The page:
Seatbelts are something you don’t appreciate until you need them. Hopefully you buckle up without even thinking about it whenever you get into a vehicle. Some of us may have cheated death or were able to suffer only minor harm in accidents that, without seatbelts, may have been fatal or left us suffering lifelong, serious disabilities.
One such person is 23 years old. The car he was driving struck a utility pole in South Brunswick in February. His car split in two and the driver was transported to a hospital afterwards but was released about five hours later, according to myCentralJersey.com. The reason for his good health may be that he was buckled in at the time of the accident.
Township police report the driver became distracted, the car ran off the road and struck the pole. The force of the collision was so strong that wires from the pole ended up in a field about 300 yards away and started a fire. The driver had to be cut out of his vehicle; he was taken to Robert Wood Johnson University Hospital in New Brunswick, where he was treated and released.
“Clearly if you see the pictures and video from the scene, it is a miracle this young man survived, let alone practically walked away,” Police Chief Raymond Hayducka was quoted as saying. “Seat belts do save lives and this crash demonstrates it.
Vehicle accidents are the leading cause of death for children and young adults ages 5 to 24 and the second most common cause of death for adults 25 and older as well as for toddlers, reports the National Safety Council (NSC). Motor vehicle crashes also are the leading cause of on-the-job fatalities.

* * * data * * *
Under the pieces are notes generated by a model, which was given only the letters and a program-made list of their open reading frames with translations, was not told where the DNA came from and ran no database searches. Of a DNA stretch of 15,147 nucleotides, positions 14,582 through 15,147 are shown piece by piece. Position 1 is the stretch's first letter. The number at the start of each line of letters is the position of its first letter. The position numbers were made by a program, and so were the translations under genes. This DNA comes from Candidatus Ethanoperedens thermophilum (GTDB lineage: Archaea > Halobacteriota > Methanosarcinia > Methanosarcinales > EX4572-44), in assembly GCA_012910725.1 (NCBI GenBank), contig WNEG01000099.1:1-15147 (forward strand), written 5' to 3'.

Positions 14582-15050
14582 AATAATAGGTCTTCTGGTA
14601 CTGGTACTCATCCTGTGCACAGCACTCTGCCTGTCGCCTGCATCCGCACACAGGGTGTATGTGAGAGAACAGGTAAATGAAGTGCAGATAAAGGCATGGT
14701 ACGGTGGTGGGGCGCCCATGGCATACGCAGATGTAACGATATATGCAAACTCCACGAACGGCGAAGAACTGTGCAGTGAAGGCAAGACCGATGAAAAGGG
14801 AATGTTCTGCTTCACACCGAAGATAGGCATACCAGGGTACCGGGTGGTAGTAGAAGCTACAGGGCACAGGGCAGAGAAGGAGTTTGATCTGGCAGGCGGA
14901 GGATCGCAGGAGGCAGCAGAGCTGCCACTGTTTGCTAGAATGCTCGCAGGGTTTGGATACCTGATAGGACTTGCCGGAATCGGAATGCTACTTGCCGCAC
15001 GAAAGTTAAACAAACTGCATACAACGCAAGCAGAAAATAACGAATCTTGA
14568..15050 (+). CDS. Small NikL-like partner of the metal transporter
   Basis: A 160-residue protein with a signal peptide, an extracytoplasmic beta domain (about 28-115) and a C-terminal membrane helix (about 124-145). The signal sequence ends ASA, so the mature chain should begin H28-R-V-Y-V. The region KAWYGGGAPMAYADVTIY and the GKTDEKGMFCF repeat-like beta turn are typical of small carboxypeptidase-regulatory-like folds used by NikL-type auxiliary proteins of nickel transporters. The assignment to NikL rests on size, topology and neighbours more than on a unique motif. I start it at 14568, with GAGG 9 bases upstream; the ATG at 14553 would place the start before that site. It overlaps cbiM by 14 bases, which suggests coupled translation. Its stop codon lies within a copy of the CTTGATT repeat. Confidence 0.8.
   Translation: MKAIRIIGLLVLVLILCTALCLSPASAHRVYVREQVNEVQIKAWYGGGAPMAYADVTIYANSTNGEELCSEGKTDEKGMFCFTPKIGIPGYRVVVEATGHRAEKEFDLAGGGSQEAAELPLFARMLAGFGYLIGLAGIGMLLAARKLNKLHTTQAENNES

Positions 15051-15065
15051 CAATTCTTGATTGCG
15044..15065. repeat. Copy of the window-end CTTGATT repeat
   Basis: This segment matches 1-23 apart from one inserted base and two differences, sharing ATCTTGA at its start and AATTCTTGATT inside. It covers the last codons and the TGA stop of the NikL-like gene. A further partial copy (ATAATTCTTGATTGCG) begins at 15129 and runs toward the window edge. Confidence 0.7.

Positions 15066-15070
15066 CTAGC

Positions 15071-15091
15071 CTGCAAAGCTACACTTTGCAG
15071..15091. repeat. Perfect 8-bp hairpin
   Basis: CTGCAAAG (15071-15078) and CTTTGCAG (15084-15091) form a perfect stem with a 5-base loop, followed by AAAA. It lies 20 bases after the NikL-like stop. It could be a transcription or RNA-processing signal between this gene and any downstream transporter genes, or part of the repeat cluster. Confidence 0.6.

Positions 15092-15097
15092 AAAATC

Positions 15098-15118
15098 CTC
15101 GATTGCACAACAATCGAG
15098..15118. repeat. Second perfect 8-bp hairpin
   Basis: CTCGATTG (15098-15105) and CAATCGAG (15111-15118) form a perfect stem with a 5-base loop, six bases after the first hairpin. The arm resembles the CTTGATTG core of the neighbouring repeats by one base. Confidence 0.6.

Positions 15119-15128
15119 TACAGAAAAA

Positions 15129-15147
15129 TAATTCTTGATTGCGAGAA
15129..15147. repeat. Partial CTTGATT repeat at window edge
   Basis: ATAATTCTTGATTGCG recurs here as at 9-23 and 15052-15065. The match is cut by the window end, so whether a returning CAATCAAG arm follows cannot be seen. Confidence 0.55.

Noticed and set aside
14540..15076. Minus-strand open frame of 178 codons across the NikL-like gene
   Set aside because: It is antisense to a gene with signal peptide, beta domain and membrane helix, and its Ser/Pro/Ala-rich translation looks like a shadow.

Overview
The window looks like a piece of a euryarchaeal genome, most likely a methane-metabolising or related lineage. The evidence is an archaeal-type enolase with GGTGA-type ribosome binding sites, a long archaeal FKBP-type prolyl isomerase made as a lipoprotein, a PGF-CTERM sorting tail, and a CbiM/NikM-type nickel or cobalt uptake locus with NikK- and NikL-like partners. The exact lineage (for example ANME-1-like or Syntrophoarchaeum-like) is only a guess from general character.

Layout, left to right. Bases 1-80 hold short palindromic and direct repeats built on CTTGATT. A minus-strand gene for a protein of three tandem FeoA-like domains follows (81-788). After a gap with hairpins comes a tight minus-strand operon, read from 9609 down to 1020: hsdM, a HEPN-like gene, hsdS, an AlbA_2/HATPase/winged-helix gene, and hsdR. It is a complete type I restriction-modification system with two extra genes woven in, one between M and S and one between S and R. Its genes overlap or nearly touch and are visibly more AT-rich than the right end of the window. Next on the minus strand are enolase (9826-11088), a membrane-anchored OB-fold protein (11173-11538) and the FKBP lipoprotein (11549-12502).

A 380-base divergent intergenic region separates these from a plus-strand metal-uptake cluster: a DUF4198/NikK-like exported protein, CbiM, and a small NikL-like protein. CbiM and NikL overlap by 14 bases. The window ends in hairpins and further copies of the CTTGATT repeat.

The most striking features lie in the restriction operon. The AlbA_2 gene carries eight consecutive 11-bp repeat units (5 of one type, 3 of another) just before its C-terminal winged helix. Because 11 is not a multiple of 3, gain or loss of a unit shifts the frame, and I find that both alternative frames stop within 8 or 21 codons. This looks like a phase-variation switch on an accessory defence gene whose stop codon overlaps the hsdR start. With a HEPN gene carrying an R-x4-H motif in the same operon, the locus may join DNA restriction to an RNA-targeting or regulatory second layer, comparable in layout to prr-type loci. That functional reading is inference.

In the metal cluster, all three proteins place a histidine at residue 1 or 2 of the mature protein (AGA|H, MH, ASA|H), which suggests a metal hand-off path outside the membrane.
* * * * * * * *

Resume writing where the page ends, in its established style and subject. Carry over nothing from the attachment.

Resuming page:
If worn properly, seat belts are the most effective protection against injury in a crash, according to the NSC. The good news is that it’s estimated that more than 90% of Americans wear seat belts; unfortunately, those who don’t are vulnerable to injuries in an accident. More than half of vehicle occupants killed in 2012 accidents were not wearing a seat belt.
Those who are 16 to 24 years old are much less likely to use seat belts. They also have a greater risk of a crash due to driver inexperience and impaired driving. This adds up to high rates of accident-related injuries and deaths for this age group. In 2014, 2,270 teens in the United States aged 16 to 19 were killed and 221,313 were treated in emergency departments for injuries suffered in motor vehicle crashes, according to the Centers for Disease Control and Prevention.
Most vehicles are equipped with air bags, and they can reduce injuries in crashes, but they’re designed to be used with seat belts, not instead of them. Due to the force of air bags when they deploy in a crash, children should ride in the back seat of a vehicle, away from air bags, until they are at least 13 years old.
If you or a loved one has been injured in a vehicle accident in New Jersey, schedule a free consultation with our office by calling us at (973) 358-6134 or by using our online quick connect form. Contact us so you can learn about your legal rights and take action to protect your ability to seek compensation.